|Sydney, Nova Scotia
CTV News Atlantic (newscasts)
|Channels||Analog: 4 (VHF)
Digital: allocated 55 (UHF)
|First air date||October 9, 1954|
|Call letters' meaning||CJ Cape Breton|
|Former affiliations||CBC Television (1954-1972)|
|Transmitter power||180 kW|
CJCB-TV is the CTV owned-and-operated television station in Sydney, Nova Scotia, Canada. It broadcasts an NTSC analogue signal on VHF channel 4 from a transmitter located in the Cameron Estates neighborhood on Mira Road in Sydney. On August 1, 2012, it became the only terrestrial broadcaster in the market, as the CBC-TV repeater station, CBIT-TV, was closed the previous evening.
Owned by Bell Media, it is part of the CTV Atlantic regional system in the Maritimes and its studios are located on George Street/Trunk 22 in Sydney. This station can also be seen on Eastlink TV channel 8 (some systems carry the station on either channel 2 or 5) and Bell Aliant FibreOP TV channel 6. It carries the same programming as sister station CJCH-DT in Halifax at all times, except for some commercials and an annual telethon.
CJCB-TV was the first television station to broadcast in Nova Scotia, when it signed on for the first time on October 9, 1954. It was originally a CBC affiliate. It joined the CBC's national microwave network in 1958, linking all stations between it and British Columbia. Prior to the microwave connection, programming was either from live local studio productions or kinescope 16mm film copies of CBC network shows. The station fully converted to NTSC colour production in 1975, though it was able to transmit colour programming originated through the network starting in October 1966. It continues to broadcast an NTSC analogue terrestrial over-the-air signal, and does not currently have digital ATSC HDTV capabilities.
CJCB was originally owned by the Nathanson family, that also owned CJCB radio at the time. CHUM Limited, owner of CJCH-TV, bought CJCB-TV in 1971 and applied to the Canadian Radio-television and Telecommunications Commission (CRTC) to switch it to the CTV network. The switch occurred on September 26, 1972, when the CBC put CBIT-TV on the air in Sydney. After the switch occurred, it immediately joined the newly formed Atlantic Television System, CHUM's network of CTV affiliates in the Maritimes.
As part of CBIT's licence, it was not allowed to show local advertising, leaving CJCB with a monopoly in local advertising. CJCB's monopoly was reaffirmed in a CRTC decision in 1985 that denied a CBIT request to enter that part of the market. CHUM continued to own CJCB-TV until 1997, when it swapped the entire ATV group to Baton Broadcasting in a deal that saw Baton become majority owner of CTV. Notable staff members on-air include: Bill Jessome, news anchor; Darlene Chase, weather and reporter; Kathy MacDougall, co-anchor/newsperson; Joan Elman, program host; Ann Terry, news anchor and program host.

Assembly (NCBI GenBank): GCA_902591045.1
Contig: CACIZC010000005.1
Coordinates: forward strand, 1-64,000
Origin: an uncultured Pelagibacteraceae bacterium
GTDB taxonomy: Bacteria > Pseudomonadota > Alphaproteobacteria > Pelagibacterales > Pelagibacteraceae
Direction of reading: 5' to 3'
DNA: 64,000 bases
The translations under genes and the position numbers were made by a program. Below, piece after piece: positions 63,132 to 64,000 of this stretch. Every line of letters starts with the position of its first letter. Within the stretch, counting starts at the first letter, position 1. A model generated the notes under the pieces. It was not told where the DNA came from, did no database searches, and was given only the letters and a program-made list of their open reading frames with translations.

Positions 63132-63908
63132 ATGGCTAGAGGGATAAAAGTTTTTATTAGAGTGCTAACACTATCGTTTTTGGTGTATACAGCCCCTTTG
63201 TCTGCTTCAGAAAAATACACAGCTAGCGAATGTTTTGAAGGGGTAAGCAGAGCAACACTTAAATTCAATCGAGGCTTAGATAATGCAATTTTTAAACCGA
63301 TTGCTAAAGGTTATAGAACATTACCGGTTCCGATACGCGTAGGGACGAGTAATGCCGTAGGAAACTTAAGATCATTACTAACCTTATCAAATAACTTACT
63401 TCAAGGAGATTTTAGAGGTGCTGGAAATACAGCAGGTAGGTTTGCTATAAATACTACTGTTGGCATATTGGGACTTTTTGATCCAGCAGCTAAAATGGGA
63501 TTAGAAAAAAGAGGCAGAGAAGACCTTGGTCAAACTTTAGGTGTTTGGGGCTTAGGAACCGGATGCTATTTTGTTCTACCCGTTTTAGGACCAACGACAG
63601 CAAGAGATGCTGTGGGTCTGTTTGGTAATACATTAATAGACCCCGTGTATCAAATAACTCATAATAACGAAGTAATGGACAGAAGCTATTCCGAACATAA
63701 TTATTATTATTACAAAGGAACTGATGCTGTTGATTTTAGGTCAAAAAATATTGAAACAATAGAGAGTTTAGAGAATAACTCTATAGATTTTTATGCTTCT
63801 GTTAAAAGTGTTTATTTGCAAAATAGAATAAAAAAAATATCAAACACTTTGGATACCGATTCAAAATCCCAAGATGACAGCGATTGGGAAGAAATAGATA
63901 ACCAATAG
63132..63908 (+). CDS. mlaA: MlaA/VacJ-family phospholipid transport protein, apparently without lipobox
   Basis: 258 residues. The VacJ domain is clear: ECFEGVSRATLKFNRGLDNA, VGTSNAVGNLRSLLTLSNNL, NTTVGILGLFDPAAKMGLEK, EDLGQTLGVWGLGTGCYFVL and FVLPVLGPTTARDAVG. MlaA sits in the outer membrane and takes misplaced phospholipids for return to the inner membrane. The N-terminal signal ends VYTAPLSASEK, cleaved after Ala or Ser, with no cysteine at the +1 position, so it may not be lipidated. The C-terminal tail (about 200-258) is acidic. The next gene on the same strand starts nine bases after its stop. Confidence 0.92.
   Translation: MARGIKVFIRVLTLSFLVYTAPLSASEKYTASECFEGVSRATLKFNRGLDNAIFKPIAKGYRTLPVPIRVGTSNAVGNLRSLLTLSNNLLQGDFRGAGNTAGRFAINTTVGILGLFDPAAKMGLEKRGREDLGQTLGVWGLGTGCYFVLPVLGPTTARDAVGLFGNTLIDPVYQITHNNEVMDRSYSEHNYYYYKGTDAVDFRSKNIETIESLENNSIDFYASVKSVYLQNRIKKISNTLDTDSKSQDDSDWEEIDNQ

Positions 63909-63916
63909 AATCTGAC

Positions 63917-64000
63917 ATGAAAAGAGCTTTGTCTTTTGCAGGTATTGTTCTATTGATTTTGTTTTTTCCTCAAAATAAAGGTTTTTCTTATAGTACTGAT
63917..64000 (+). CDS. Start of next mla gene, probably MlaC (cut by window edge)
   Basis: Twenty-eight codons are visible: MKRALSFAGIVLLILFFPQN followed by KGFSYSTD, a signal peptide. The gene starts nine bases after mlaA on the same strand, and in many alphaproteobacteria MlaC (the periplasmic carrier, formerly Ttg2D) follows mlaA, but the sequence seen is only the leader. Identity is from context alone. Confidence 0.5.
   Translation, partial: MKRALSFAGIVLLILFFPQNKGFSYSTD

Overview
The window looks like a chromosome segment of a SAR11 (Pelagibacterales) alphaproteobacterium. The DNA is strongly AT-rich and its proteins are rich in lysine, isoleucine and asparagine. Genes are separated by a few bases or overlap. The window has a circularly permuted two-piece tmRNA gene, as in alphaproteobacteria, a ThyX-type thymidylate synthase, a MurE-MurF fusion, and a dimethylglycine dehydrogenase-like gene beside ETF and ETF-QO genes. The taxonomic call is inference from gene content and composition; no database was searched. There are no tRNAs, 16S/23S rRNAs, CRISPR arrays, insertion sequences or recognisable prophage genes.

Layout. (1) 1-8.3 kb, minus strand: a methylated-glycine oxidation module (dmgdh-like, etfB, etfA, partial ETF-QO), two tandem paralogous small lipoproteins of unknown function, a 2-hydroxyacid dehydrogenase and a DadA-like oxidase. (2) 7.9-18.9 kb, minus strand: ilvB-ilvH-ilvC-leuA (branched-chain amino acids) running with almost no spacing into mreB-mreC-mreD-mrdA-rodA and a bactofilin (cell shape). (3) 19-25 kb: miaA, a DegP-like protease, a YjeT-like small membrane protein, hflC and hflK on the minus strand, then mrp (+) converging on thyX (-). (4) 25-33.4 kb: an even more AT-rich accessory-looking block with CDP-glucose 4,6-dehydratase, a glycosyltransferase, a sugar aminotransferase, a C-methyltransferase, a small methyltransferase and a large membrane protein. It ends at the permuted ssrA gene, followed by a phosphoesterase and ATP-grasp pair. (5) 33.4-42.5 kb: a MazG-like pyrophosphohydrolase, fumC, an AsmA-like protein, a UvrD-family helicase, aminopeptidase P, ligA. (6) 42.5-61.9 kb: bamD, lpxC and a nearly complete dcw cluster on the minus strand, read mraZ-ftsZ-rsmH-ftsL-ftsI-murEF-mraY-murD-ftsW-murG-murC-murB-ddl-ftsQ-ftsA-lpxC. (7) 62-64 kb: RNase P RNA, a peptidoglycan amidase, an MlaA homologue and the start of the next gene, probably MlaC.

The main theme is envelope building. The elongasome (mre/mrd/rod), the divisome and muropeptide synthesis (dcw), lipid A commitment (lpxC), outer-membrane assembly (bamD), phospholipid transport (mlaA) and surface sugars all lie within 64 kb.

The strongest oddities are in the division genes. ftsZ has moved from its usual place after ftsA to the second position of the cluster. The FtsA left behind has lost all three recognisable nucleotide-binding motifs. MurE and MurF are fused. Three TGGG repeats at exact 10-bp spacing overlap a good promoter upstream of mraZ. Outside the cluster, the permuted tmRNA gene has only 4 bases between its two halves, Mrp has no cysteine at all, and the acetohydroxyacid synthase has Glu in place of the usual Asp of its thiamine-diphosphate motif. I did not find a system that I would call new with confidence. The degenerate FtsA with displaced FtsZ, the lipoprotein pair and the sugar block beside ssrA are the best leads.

One of Canada's longest-running TV programs originates here; it's Mass for Shut-ins, which premiered on March 3, 1963, and is still on the air today. It is telecast to all three Maritime provinces. Shantytown was another TV program that originated here; it was aimed at children and ran from 1978 to 1984. Like Mass for Shut-ins, it was also telecast to all three Maritime provinces. Characters include Sam the Sailor, Katie the Craft Lady, Marjorie the Music Lady and their puppet friends.
The station also has rebroadcast transmitters in the following communities:
|Station||City of licence||Channel||ERP||HAAT||Transmitter Coordinates||Notes|
|CJCB-TV-1||Inverness||6 (VHF)||9.4 kW||310 m|
|CJCB-TV-2||Antigonish||9 (VHF)||260 kW||274.9 m||formerly CFXU-TV|
|CJCB-TV-3||Dingwall||9 (VHF)||0.008 kW||NA|
|CJCB-TV-5||Bay St. Lawrence||7 (VHF)||0.001 kW||NA|
|CJCB-TV-6||Port Hawkesbury||3 (VHF)||15 kW||89.6 m|
On February 11, 2016, Bell Media applied for its regular license renewals, which included applications to delete a long list of transmitters, including CJCB-TV-5. Bell Media's rationale for deleting these analog repeaters is below:
"We are electing to delete these analog transmitters from the main licence with which they are associated. These analog transmitters generate no incremental revenue, attract little to no viewership given the growth of BDU or DTH subscriptions and are costly to maintain, repair or replace. In addition, none of the highlighted transmitters offer any programming that differs from the main channels. The Commission has determined that broadcasters may elect to shut down transmitters but will lose certain regulatory privileges (distribution on the basic service, the ability to request simultaneous substitution) as noted in Broadcasting Regulatory Policy CRTC 2015-24, Over-the-air transmission of television signals and local programming. We are fully aware of the loss of these regulatory privileges as a result of any transmitter shutdown."
At the same time, Bell Media applied to convert the licenses of CTV2 Atlantic (formerly ASN) and CTV2 Alberta (formerly ACCESS) from satellite-to-cable undertakings into television stations without transmitters (similar to cable-only network affiliates in the United States), and to reduce the level of educational content on CTV2 Alberta.
- Dulmage, Bill (December 2011). "Nova Scotia, (CJCB-TV), Sydney, CTV Television Network". Television Station History. Toronto: Canadian Communications Foundation. Archived from the original on 2012-12-26. Retrieved 2012-12-25.
- Dulmage, Bill (July 2012). "Nova Scotia CBIT-TV (CBC-TV), Sydney, Canadian Broadcasting Corporation". Television Station History. Toronto: Canadian Communications Foundation. Archived from the original on 2012-12-26. Retrieved 2012-12-26.
- Mass for Shut-ins 2015, St. Ninian Catherdal Parish, Antigonish, NS
- Mass for Shut-ins celebrates 50 years
- Shantytown at TV Archive
- Broadcasting Information Bulletin CRTC 2011-231, April 6, 2011.